Abstract: Roberts Creek Home Inspector notes on a 1960’s house and whether it’s worth spending the extra effort to renovate it to modern standards.
Photo: Roberts Creek has many dated homes situated along the waterfront that are showing their age.
The community of Roberts Creek is heavily treed, and only when you drive well into a property do you see its great view. This past week we inspected a 1960’s era house. I personally am fond of this vintage of house. This one was uncomplicated, full of mysterious cut-outs or cover plates, with a minimum amount of renovation, insulated as can be expected, an open basement and crawlspace area, single pane windows and… a rotary dial phone.
This era of house will be drafty, which is a good thing. The high level of air infiltration keeps the whole house healthy. Air movement ensures that the indoor moisture is effectively removed (source of mold) and the indoor air quality will be similar to that outside.
So if there is a musty smell in the basement, it is probably due to lack of air movement because there are fewer doors and windows that leak. By improving ventilation in these enclosed spaces and adding some heating to temper cold air, the house should continue to perform well.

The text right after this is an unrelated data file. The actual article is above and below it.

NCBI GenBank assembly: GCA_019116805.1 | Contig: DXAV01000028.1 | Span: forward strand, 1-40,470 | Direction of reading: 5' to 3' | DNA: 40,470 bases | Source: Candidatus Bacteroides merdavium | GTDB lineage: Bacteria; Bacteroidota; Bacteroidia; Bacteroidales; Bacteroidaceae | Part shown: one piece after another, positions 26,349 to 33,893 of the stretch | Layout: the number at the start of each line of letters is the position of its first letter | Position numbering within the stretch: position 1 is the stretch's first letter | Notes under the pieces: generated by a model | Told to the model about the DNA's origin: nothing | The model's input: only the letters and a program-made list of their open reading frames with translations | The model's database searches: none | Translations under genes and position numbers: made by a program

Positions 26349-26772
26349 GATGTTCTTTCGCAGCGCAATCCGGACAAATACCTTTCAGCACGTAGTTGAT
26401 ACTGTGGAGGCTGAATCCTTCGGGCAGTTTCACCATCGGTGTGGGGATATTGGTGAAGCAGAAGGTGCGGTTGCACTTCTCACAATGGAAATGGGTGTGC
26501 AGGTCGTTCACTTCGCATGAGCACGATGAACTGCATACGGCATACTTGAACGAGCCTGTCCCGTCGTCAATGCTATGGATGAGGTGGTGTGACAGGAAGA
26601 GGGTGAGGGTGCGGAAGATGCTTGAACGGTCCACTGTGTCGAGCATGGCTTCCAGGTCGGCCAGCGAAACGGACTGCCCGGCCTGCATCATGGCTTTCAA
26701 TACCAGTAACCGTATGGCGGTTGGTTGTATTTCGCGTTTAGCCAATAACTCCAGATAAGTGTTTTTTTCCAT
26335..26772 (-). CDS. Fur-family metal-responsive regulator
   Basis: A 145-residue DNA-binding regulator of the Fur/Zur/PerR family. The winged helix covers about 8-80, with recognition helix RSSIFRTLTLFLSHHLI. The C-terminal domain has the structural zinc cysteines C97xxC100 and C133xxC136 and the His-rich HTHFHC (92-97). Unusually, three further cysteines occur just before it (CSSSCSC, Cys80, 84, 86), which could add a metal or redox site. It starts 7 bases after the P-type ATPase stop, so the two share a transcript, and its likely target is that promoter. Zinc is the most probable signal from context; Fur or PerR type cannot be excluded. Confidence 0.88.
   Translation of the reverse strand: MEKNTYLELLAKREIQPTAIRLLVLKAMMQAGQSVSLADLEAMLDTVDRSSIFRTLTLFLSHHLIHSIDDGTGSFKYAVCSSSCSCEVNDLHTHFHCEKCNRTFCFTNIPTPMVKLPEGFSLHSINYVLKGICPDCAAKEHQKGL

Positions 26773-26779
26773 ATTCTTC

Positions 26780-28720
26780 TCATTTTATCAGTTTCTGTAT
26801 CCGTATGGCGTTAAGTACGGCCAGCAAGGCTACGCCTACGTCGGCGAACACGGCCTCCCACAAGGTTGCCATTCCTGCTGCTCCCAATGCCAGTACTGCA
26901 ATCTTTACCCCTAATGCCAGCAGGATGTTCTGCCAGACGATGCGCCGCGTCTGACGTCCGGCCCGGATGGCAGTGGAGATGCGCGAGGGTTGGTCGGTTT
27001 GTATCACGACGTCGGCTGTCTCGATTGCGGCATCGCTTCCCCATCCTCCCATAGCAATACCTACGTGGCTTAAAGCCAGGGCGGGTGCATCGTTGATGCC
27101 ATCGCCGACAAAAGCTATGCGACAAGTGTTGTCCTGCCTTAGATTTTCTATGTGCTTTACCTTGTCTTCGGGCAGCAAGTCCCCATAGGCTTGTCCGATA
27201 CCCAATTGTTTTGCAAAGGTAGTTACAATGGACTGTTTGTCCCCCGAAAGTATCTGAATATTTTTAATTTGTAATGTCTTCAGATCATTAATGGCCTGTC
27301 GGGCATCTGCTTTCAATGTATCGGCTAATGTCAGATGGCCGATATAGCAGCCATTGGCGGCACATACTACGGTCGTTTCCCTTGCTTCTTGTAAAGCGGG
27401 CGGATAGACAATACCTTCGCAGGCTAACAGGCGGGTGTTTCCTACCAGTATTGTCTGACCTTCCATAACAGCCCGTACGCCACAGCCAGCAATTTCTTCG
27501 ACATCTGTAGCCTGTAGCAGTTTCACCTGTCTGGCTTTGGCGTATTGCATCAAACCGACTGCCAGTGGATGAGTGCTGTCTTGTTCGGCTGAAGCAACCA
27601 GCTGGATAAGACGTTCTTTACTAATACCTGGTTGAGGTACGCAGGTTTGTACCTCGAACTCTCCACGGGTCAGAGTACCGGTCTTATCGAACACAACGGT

But does a dated house like this require a renovation to make it energy efficient? Well that’s very subjective. For my perspective, I would not want do any major renovation, unless money is not an issue. Generally, if the house is liveable, then just leave it alone and do scheduled maintenance and repairs.
If it is not an architecturally significant construction then spending a lot of money on it may not be worth it. If the house is indeed a vanilla construct, then no more than 15-20% should be spent on the reno. This percentage is applied against house value not total assessed value… as the lot will usually be worth multiples more than the house. Why spend so little? Well in our experience
In this particular situation, the better alternative to renovating may be to do just enough to make it liveable, following the 15-20% rule above, budget and save for a new dwelling. Then with cash and finances in place, knock it down and build new. But that’s just one inspector’s opinion.